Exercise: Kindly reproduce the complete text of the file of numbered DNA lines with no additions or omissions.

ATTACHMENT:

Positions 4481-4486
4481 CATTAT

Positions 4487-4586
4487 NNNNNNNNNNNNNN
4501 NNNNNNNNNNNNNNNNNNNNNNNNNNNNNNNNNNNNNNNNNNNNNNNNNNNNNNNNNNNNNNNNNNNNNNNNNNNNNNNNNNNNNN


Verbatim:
Positions 4481-4486
4481 CATTAT

Positions 4487-4586
4487 NNNNNNNNNNNNNN
4501 NNNNNNNNNNNNNNNNNNNNNNNNNNNNNNNNNNNNNNNNNNNNNNNNNNNNNNNNNNNNNNNNNNNNNNNNNNNNNNNNNNNNNN